FRANKFURT, Oct 4 (Reuters) – The recent rise in euro zone inflation has a structural driver in supply disruptions and the European Central Bank has to watch out for any sign of wages increases, ECB vice-president Luis de Guindos said on Monday.
The ECB officially expects price growth in the euro zone, which hit 3.4% last month, to ease back below its 2% goal next year, but many inside the bank fear inflation will prove stickier.
De Guindos repeated the ECB’s projections but cautioned that some of the drivers of the recent inflation spike, such as supply bottlenecks and higher energy costs, were having a “structural” impact and might affect workers’ perceptions and wage demands.
“This inflation increase is not only responding to base effects but there is also a component that is going to have a more structural impact,” de Guindos told a Spanish event.
“This is having an impact that goes beyond what we were expecting only a few months ago.”
He added the ECB’s monetary policy response would have to change if inflation became permanent as a result of these factors lasting longer than expected or because they were starting to have an impact on wage negotiations.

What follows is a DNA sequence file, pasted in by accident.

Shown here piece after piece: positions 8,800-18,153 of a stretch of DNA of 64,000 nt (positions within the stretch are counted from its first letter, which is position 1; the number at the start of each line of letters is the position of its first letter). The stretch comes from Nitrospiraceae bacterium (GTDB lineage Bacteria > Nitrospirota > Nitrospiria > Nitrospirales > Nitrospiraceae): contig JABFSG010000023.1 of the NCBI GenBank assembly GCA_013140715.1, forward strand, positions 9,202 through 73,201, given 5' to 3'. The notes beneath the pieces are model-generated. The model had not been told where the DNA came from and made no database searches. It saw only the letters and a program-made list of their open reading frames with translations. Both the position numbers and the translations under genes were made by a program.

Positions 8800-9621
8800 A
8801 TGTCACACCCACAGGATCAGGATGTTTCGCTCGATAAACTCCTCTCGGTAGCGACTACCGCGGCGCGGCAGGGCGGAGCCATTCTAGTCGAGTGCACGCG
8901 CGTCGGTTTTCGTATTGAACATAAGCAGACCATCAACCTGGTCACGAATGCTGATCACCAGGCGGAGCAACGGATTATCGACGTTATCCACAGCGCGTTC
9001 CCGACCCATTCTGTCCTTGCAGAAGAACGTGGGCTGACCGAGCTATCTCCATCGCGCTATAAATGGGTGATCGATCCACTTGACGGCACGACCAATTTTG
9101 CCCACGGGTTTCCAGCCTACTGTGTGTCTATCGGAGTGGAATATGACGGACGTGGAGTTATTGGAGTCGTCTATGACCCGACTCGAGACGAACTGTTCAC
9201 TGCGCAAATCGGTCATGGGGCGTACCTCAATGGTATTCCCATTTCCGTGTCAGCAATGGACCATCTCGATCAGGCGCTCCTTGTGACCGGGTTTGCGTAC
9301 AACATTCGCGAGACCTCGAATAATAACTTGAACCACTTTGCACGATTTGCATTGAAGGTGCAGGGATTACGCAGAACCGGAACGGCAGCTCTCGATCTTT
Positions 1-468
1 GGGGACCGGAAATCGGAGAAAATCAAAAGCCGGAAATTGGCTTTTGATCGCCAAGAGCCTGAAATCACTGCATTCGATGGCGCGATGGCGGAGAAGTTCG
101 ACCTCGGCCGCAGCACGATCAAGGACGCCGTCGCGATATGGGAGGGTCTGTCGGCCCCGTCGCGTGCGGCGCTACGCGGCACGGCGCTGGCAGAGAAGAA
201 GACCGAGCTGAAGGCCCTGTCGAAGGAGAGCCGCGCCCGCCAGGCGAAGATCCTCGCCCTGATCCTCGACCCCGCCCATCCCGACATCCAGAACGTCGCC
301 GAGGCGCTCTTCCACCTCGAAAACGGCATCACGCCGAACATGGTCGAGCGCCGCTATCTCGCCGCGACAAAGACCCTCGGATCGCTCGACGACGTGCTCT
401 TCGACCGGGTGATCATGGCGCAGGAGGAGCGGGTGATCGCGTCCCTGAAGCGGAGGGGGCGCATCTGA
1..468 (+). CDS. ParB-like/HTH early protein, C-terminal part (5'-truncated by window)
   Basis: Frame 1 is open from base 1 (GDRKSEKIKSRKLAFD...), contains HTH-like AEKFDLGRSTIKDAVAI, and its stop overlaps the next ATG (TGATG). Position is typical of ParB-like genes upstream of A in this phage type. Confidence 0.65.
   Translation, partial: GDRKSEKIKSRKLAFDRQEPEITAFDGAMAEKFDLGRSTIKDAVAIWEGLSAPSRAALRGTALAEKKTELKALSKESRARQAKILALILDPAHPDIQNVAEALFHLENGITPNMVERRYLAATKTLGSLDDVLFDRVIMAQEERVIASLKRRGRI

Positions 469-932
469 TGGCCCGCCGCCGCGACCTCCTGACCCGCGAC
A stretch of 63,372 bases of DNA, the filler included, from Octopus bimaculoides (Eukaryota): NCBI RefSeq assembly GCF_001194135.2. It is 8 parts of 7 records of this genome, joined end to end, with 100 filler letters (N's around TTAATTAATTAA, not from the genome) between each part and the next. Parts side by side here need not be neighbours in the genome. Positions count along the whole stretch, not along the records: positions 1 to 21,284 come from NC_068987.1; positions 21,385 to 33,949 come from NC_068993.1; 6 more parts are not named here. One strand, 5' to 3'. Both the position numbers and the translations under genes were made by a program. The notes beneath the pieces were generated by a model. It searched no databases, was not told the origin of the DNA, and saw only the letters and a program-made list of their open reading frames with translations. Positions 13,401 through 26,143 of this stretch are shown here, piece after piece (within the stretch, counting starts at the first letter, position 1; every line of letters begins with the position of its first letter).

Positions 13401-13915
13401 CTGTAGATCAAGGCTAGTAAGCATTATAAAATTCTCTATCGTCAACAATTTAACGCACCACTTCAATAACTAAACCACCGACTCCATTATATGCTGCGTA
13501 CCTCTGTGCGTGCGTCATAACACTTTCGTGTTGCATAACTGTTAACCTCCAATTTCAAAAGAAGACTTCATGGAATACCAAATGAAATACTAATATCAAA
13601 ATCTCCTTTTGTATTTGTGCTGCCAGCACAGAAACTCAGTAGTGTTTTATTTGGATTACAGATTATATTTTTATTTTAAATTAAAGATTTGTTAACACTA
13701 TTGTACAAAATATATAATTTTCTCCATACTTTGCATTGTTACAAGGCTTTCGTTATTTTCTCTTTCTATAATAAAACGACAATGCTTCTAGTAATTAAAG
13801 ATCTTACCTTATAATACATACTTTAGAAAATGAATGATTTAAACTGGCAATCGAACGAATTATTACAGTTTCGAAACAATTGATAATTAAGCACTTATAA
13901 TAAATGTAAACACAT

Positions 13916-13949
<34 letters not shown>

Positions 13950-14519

“In the labour market we haven’t seen sizeable salary increases for the time being,” de Guindos said.
“But we have to be careful and cautious because salary negotiations are only starting and the perception of inflation becomes more evident as time goes by.”
Sources told Reuters last month that several ECB policymakers were bracing for inflation to exceed the bank’s already raised estimates of 2.2% for this year, 1.7% for the next and 1.5% for 2023.
This was seen paving the way for the bank to end its emergency bond purchases in March, the sources added. A decision is scheduled for December.
De Guindos said if economic activity normalised and the pandemic receded the ECB’s Pandemic Emergency Purchase Programme would “have accomplished its mission”.